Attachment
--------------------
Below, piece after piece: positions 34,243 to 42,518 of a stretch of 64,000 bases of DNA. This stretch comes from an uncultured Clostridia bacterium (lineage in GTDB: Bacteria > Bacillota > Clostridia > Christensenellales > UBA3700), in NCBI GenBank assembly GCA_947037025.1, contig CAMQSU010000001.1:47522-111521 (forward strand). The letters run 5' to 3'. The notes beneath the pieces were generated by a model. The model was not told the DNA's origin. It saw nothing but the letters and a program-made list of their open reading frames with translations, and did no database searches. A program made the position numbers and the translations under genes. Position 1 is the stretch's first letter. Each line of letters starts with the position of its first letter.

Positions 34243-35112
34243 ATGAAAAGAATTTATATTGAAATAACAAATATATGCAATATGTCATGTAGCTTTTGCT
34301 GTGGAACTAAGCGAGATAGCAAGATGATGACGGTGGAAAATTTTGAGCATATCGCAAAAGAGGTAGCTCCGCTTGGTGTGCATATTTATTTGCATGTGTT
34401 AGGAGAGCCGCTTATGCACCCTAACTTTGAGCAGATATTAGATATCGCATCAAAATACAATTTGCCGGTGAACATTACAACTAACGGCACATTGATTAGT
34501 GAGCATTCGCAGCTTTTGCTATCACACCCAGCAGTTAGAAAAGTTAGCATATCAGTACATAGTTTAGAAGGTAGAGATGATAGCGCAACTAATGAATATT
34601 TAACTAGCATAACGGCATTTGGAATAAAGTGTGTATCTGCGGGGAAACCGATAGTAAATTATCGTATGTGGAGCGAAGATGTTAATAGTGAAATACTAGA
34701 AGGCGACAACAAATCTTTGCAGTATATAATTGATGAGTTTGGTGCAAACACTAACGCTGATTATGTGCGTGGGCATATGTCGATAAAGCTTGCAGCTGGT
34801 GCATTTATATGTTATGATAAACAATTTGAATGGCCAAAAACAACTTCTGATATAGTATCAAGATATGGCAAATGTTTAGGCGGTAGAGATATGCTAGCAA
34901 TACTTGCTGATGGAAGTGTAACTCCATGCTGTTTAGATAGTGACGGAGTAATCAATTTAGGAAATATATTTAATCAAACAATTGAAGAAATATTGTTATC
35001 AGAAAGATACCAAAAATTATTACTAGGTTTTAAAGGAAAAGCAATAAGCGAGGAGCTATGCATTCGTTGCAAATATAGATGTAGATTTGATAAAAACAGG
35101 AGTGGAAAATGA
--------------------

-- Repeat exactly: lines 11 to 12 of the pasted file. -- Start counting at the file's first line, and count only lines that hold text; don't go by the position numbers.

35001 AGAAAGATACCAAAAATTATTACTAGGTTTTAAAGGAAAAGCAATAAGCGAGGAGCTATGCATTCGTTGCAAATATAGATGTAGATTTGATAAAAACAGG
35101 AGTGGAAAATGA